Come On Feel The Noise: Chaos Walking (2021) - Reviewed

images courtesy Lionsgate

As theaters finally begin to raise the limits on indoor seating during the biggest global pandemic in modern times, we get the dystopian action film, Chaos Walking. Based on the novel and young adult series, The Knife of Never Letting Go, a post Star Wars Daisy Ridley and Spider-Man star Tom Holland team up in the feature film that combines consistent Western tropes with science fiction, cult based religious themes, gender dynamics, and a troubled script that muddles its message of acceptance repeatedly. 

While Ridley and Holland do their damnedest to rise above the muck of a tonally problematic film, director Doug Liman mildly falters as he awaits production on his Edge of Tomorrow sequel to happen. This is not his best effort at all. Yet, the dynamic of cross breeding a traditional Western setup with a story about a futuristic adventure on an alien planet is definitely interesting. 

Going in blind, not knowing the source material, one might not really know what to expect from Chaos Walking. The setup is pretty simple. Humans have begun colonizing The New World, a place where men's thoughts are flashed for all to see. As they begin to set up their new habitat on an alien planet, trouble brews and the female population is decimated by an otherworldly force. Years after they've made peace with their new existence, Daisy Ridley's character shows up and causes all kinds of havoc for this community of celibate men. This is where the heroics of Holland come into play. He must free Ridley's Viola from the evil clutches of a would be cult that is now seeking freedom from their self proclaimed exile.



Most early buzz has ripped this movie to shreds. And many of the critical responses are correct. Chaos Walking's creative minds seem to lose focus many times, toiling in and out of narrative issues, lackluster actions scenes, and a run time that could have been reduced by twenty minutes or so. Yet, there's a solid lead villain performance from Mads Mikkelsen. And David Oyelowo is simply terrifying as a religious whack job that hates Holland's Todd with a vicious penchant. Demian Bichir is also on point with his performance as Todd's secondary father. Really none of the problems come into play from any of the actors here. They are all fully vested in their characters. And Sons of Anarchy's Kurt Sutter even makes an appearance as one of the lonesome planetary settlers.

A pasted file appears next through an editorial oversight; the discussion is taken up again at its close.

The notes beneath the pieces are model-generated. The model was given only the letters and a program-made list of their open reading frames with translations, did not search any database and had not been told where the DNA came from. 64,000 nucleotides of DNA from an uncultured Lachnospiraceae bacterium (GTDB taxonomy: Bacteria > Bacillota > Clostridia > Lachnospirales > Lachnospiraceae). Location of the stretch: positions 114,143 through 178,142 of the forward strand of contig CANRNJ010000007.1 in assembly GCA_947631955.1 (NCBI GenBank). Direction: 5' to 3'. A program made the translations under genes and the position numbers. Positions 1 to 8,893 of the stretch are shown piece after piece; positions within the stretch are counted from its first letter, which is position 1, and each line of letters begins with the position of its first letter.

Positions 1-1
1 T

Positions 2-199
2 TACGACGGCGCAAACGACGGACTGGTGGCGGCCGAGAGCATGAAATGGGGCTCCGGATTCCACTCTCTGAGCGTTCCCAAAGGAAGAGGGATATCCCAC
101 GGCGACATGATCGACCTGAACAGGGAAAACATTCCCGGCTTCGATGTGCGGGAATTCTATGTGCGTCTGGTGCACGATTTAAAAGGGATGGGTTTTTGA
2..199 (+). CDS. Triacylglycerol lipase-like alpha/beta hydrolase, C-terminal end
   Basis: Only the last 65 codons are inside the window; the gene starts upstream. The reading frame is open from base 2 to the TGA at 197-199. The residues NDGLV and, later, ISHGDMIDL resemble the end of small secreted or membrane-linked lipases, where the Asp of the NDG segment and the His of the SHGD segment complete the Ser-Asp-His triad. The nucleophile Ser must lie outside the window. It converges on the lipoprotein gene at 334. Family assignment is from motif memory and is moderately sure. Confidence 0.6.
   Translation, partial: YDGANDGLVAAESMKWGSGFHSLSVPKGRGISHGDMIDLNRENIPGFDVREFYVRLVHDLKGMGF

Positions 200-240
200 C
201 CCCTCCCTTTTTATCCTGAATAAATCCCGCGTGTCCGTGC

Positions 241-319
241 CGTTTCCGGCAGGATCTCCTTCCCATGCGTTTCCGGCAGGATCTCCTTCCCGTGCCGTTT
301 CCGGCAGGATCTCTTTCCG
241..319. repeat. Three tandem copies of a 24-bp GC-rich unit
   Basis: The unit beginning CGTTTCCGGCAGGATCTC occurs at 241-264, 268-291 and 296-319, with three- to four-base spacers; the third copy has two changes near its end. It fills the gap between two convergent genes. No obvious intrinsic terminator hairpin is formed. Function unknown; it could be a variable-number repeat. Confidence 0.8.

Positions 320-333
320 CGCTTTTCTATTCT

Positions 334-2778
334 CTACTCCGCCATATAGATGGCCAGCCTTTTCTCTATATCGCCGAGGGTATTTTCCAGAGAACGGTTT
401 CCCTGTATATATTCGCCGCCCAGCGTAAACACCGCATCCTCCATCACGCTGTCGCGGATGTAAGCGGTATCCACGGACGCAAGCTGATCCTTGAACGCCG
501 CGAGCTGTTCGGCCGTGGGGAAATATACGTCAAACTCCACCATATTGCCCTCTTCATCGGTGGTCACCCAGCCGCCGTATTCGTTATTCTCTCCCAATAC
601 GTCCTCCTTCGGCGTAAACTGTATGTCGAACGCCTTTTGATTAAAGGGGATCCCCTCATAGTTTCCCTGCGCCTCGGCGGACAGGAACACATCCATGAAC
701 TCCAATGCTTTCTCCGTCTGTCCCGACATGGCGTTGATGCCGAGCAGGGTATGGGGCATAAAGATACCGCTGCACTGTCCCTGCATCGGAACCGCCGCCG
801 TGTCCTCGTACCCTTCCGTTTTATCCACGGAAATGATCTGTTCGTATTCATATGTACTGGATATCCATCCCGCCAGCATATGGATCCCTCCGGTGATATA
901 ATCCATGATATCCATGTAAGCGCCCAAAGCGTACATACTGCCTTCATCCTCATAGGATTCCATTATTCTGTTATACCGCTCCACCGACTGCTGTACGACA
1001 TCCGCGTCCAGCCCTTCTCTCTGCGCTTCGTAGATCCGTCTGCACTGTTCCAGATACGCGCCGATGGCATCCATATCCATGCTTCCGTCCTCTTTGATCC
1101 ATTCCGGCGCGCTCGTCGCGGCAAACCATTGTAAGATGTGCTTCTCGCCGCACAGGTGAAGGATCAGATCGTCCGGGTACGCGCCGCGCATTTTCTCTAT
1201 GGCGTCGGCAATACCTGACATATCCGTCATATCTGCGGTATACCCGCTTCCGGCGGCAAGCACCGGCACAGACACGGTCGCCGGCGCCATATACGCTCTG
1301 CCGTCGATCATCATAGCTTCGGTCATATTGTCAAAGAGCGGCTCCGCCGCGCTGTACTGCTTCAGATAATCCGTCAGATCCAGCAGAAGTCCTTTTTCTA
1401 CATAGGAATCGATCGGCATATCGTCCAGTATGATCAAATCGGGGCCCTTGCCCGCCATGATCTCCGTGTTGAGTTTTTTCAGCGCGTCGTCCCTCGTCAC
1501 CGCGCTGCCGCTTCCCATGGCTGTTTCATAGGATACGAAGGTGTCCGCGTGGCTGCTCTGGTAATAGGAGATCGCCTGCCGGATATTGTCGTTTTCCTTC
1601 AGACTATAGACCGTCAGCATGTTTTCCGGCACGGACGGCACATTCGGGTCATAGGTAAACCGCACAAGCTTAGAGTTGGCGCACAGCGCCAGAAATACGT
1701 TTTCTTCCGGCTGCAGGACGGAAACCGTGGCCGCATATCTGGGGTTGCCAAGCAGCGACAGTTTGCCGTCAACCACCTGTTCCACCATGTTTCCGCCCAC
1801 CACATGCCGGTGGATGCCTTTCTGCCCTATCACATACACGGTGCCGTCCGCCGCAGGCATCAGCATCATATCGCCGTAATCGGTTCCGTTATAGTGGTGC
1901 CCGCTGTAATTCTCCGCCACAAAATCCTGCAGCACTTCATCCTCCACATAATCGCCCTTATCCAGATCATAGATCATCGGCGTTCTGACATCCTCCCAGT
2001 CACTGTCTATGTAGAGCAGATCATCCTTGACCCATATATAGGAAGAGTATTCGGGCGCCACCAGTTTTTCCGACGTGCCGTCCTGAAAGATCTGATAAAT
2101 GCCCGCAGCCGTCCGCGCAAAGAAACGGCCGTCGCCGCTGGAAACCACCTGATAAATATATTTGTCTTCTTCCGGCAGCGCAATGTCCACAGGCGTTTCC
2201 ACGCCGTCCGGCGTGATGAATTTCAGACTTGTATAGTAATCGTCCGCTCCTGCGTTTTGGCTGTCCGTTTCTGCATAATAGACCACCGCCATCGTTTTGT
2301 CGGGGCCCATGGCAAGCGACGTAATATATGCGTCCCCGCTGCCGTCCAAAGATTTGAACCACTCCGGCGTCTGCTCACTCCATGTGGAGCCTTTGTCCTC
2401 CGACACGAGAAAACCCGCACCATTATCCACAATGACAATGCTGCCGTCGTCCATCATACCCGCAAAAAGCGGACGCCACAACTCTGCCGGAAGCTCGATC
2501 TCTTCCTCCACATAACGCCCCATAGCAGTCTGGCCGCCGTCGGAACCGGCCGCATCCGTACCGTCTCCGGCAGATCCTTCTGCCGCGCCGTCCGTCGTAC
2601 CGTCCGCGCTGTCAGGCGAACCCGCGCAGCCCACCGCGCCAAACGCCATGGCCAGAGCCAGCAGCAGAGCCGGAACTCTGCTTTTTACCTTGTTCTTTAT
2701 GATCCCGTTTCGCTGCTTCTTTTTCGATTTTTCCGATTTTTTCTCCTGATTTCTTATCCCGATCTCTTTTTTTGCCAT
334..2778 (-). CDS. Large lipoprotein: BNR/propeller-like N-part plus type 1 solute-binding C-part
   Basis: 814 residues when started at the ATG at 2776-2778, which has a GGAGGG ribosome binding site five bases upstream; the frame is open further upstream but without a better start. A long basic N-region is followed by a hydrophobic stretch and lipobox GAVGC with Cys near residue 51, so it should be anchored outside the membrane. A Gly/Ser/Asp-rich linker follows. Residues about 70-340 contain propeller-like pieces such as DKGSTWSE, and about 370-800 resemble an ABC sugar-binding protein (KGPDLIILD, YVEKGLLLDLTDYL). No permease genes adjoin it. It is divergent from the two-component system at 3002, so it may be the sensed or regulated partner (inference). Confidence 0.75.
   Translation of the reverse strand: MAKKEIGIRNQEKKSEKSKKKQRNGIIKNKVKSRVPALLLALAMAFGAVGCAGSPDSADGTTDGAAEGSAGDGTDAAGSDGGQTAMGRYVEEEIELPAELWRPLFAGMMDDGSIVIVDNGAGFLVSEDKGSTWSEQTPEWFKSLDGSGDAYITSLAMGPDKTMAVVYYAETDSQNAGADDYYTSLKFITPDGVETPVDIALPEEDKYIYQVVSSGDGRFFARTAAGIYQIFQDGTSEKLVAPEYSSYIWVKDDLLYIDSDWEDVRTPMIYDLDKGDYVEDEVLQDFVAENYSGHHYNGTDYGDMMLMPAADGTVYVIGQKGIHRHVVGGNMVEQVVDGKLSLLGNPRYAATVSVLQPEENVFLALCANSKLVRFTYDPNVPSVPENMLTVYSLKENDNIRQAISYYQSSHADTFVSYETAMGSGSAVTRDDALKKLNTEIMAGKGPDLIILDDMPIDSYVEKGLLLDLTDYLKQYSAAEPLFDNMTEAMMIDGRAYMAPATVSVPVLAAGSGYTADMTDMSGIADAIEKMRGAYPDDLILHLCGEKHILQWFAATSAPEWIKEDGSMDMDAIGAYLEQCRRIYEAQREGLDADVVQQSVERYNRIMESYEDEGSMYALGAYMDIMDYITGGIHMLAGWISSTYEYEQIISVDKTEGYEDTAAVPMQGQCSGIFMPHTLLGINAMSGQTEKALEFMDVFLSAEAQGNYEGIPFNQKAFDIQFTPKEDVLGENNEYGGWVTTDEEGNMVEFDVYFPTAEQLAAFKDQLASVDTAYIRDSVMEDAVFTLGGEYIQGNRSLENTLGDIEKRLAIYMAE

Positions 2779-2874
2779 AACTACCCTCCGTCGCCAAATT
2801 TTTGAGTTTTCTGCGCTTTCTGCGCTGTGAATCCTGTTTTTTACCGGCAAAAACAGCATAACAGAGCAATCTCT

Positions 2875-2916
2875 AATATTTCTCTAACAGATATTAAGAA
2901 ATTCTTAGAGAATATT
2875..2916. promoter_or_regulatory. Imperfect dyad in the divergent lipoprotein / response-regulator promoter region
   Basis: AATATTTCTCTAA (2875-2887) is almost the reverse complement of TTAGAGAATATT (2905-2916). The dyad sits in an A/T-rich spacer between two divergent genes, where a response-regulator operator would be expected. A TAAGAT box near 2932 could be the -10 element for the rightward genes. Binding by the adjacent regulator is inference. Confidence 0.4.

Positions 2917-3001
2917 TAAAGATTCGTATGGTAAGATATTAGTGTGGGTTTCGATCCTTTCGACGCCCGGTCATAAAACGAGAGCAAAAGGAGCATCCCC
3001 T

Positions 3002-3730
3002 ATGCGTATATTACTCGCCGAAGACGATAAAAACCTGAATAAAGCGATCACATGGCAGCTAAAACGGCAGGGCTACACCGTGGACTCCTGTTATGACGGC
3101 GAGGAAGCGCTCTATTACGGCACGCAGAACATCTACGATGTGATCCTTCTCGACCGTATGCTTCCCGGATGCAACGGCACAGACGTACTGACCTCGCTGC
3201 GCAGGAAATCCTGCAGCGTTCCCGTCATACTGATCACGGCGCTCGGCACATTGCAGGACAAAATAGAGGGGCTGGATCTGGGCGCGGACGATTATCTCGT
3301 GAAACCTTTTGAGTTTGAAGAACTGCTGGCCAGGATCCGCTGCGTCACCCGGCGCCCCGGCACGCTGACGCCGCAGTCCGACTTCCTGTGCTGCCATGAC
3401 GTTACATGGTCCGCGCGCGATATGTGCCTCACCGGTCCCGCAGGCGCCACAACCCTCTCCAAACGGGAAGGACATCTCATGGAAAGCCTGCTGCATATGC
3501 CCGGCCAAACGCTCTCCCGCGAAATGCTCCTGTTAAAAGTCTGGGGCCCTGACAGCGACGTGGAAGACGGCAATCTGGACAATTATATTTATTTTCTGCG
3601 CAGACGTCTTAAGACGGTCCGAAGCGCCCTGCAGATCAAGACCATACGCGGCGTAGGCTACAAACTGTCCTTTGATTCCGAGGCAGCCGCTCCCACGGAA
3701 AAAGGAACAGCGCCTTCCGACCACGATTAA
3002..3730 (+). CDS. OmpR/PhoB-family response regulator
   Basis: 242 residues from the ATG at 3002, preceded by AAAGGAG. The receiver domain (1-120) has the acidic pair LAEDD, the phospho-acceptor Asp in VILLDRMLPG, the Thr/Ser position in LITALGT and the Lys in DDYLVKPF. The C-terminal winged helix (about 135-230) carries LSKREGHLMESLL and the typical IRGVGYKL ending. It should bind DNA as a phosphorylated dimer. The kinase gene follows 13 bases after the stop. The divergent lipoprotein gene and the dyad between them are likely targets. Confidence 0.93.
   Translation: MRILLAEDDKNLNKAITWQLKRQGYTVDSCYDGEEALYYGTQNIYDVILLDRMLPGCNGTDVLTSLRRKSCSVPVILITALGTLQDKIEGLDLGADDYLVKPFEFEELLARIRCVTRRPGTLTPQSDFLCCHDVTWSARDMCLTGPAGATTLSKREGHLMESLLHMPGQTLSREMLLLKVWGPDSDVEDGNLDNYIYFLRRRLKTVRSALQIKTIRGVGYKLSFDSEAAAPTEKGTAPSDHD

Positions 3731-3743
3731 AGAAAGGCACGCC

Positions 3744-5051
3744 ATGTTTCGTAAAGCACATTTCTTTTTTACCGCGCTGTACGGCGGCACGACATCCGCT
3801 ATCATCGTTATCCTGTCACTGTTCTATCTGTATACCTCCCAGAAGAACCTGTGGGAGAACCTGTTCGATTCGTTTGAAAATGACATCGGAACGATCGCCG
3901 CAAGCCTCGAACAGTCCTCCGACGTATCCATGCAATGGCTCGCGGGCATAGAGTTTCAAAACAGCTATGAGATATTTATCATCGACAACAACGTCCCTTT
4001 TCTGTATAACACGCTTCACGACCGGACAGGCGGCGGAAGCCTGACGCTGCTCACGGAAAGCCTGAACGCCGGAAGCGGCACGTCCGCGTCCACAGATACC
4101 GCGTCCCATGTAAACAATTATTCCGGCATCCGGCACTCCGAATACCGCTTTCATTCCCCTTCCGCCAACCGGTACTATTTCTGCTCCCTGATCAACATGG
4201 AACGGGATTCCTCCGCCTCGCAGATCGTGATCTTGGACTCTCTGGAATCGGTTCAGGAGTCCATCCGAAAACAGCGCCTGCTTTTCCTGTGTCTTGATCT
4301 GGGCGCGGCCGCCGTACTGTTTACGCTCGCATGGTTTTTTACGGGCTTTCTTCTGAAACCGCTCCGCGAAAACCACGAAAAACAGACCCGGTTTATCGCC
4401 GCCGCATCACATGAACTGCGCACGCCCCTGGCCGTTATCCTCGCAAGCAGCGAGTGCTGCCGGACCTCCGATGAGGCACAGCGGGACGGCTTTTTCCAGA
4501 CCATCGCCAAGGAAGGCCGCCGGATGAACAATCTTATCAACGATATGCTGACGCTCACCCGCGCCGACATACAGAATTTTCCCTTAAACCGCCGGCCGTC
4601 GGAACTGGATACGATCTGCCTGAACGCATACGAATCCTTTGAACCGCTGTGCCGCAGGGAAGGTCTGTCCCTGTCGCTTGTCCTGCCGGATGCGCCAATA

Despite some odd interplay and rushed editing that at times feels transitional at best, the movie does pull off a major stunt with its final product. Chaos Walking was troubled from the start. The movie began filming with Doug Liman back in 2017 but was eventually taken over by horror mastermind Fede Alvarez for reshoots in 2018 and 2019. Delays happened and then the pandemic started which continued to push the movie back. Initially meant for a 2018/2019 release, it was heaved all the way to 2021. Still it won't make back its budget as the studio refused to release it on streaming and theatrical at once. 

Chaos Walking is not something that folks need to rush to cinemas to see. It's an overall decent final film that really does rely heavily on dozens of ideas we've all seen before. It's destined to fail at the box office but may end up making some of its budget back when it hits the home video market. Ridley and Holland are far better than the material they're given to work with. Their pairing alone makes this watchable.